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kenmorefield

Is This a Christian Website?

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In response to the Measured Response thread, Rich recently formed a Mea Culpa thread that has touched on, among other things, how the role and practice of a moderator should be understood. It has even progressed to some discussion of a particular Bible passage (Romans 14) and how various theological understandings and interpretations of scripture inform our expectations and responses to public conduct (both for moderators and others).

That is to say, it was clear to me based on several responses (not just in this thread but it is the most current example) that many (if not the majority) of the regular participants here view this as a Christian website and form expectations (however narrowly or broadly articulated) of conduct founded on that assumption.

Yet the title of the website is Arts&Faith not Arts&Christianity, and the Rules & Privacy user agreement (yeah, I'm one of those scrupulous/anal people who actually reads those things when I join up) crafts expectations in civil terms.

Yet the expectations that this is a Christian website and should be run as such are pretty deeply embedded. For example, in the "Changing of the Guard" thread, Alan articulated the qualifications for a moderator:

A candidate for moderator must:

* Be personally committed to following Jesus Christ in word and deed, sharing an orthodox, catholic, and evangelical (all lowercase) understanding of the Christian faith.

* Support the authority and adequacy of scripture, in agreement with the ancient creeds of the Church.

* Be personally accountable to other Christians in a local church.

* Agree to approach his or her responsibilities prayerfully, as a servant to registered board users and guests.

* Support the vision of this board and a high view of art in the life of a Christian.

Please note that each of these qualifications is explicitly Christian. (One might make the argument that the second doesn't explicitly identify the Bible as scripture, but the inclusion of "Church" rather than "temple," "mosque" "synagogue" or whatever makes it clear that the overall context of these qualifications underscores the fact that the "vision of this board" is a Christian one.)

One of the most public products of the Board, the Top 100 list, though, is a bit more inclusionary, and includes works that explore spirituality that is not most generally understood as being the exlusive domain of the orthodox Christian.

Now, maybe, I'm not saying anything new or profound here. Maybe it's pretty much understood by everyone except me that, yeah, this is a Christian board, has always meant to be a Christian board, and the only reason the language of the title and user agreements doesn't reflect that is because we don't want people to jump to conclusions about what that means.

Or, maybe some people have an understanding that this is a place to discuss Arts&Faith and, as such, will attract a lot of Christians (clearly a vocal majority). That's fine, too, But I guess what I'm getting at is the moderator qualifications make it clear (to me, anyway) that Christianity is, in fact, the "official" religion of the Arts&Faith board. And if that's the case, the community standards, not just for moderators, but for participants, is markedly different, whether they are articulated in the site rules or not.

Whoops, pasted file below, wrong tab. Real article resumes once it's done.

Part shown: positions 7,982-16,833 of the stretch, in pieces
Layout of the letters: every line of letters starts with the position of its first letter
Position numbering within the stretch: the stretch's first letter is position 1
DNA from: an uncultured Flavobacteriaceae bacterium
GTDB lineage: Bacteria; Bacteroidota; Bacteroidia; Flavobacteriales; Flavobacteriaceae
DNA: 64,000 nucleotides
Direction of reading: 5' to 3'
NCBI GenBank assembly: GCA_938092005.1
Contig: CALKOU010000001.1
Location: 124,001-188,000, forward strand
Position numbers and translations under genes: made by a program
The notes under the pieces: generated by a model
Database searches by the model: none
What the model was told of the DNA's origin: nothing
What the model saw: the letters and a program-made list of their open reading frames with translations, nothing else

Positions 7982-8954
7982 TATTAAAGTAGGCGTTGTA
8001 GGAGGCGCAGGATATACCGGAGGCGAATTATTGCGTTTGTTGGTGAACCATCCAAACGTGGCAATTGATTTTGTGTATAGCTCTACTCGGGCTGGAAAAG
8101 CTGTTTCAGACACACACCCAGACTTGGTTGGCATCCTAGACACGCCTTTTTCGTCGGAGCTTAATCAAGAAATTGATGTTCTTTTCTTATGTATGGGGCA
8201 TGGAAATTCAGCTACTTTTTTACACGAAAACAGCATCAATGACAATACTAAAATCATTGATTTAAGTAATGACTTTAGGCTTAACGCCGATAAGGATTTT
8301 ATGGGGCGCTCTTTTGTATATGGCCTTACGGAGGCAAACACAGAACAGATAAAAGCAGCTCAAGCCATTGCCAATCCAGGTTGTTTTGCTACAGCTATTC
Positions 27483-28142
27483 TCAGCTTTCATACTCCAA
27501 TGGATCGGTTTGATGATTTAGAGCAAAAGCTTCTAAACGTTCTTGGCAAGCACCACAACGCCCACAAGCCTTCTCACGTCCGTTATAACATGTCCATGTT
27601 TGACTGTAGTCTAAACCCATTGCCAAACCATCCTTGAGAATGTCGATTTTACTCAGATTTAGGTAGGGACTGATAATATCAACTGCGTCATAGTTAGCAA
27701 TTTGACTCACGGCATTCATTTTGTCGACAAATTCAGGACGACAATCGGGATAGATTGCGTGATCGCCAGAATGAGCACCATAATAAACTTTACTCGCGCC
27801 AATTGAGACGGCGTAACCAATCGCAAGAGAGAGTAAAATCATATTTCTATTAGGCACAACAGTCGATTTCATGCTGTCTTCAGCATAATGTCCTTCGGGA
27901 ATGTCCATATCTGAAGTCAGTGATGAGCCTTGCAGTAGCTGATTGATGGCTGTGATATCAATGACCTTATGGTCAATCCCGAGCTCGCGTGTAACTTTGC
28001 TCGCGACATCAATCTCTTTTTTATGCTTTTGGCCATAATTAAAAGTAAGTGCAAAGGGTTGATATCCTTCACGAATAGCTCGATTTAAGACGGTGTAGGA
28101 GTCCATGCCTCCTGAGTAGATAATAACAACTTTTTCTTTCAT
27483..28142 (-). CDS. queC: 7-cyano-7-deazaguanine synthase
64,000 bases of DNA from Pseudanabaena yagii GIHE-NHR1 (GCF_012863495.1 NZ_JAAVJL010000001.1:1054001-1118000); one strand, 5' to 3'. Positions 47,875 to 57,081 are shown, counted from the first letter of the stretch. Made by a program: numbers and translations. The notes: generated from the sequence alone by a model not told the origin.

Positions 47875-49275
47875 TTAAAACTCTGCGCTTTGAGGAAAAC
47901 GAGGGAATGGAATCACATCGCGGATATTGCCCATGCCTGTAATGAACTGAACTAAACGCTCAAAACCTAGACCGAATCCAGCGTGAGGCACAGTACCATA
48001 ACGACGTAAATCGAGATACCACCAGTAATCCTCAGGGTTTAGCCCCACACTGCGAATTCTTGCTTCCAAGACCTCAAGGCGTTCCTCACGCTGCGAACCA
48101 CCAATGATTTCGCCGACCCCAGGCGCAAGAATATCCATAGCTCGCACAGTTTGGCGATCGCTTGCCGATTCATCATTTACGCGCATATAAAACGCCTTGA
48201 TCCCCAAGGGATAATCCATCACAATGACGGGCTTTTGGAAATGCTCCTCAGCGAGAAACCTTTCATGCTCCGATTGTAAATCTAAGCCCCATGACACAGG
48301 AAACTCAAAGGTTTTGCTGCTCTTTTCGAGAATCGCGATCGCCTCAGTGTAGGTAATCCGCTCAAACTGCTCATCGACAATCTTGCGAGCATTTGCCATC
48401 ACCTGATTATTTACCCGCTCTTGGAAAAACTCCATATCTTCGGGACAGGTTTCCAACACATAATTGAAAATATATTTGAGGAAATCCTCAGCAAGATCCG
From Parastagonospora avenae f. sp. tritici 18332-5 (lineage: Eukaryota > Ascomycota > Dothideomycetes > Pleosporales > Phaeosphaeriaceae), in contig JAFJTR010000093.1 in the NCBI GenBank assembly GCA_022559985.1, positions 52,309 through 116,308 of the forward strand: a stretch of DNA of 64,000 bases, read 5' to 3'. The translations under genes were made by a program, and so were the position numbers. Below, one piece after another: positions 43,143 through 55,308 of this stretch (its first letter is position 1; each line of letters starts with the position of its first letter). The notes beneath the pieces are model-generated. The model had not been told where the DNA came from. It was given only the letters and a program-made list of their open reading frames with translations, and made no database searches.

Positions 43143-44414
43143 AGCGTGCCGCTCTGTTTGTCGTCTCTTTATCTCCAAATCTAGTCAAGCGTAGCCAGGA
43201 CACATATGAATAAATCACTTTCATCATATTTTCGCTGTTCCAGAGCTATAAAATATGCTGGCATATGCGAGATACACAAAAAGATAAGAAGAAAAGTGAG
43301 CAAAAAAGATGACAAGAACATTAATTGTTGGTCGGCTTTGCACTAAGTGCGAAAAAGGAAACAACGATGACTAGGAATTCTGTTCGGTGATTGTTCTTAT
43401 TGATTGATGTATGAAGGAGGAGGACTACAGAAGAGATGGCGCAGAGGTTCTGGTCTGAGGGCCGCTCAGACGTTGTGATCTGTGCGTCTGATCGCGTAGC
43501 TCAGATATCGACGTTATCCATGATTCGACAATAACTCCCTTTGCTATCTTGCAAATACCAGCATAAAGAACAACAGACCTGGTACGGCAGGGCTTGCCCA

Rich (or Alan, or Josh, or Opus) may have little right (logically anyway, obviously, as the manager Alan is the representative of the owner and has the 'right' to do pretty much as he pleases and is under no obligation to articulate a set of governing principles, coherent or otherwise) to apply (or even suggest) Romans 14 as a guiding principle, to warn or chastise behavior (in the role of moderator as opposed to friend) that is mean, selfish, self-promoting, hostile, destructive to community, or any of a host of things that might be looked at askance in a Christian community but which aren't explicitly articulated under a user agreement. There is a HUGE amount of wiggle room between behavior that is:

knowingly false and/or defamatory, inaccurate, abusive, vulgar, hateful, harassing, obscene, profane, sexually inappropriate, threatening, invasive of a person's privacy, or otherwise in violation of any law, including copyright law

and behavior that is (even allowing for human imprefection) credibly attempting to be Christian or able to convey a serious attempt to live by Christian community standards.

So here's a question. Are we all bound by Christian standards as participants of this website or only the moderators (since those supplemental, Christian qualifications in the Changing of the Guard thread are applled only to them)?

I'm not trying to be cute or divisive (word of the month) here, nor to nitpick the "About us" statement. Rich has invited an examination of his conduct, which has prompted an examination of the thread which that caused a lot of rifts, and led me, in a round about way to question how clearly standards of conduct are articulated and followed in general and, especially, how universally they are understood.

Peace.

Ken

Edited by kenmorefield

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Are we all bound by Christian standards as participants of this website or only the moderators (since those supplemental, Christian qualifications in the Changing of the Guard thread are applled only to them)?

As a "newbie" I speak non-authoritatively here.

I'd suggest the followng.

1. This one seems clear enough: Any poster who claims to be a believer is, by default, bound by Christian standards. Whether posting here or speaking to someone face to face with whom he/she disagrees, Christians don't ever get a "pass" when it comes to actually practicing our faith. The flagship verse for all human interaction, cyber or otherwise: "Love the Lord your God with all your heart and with all your soul and with all your mind.' This is the first and greatest commandment. And the second is like it: 'Love your neighbor as yourself.' All the Law and the Prophets hang on these two commandments."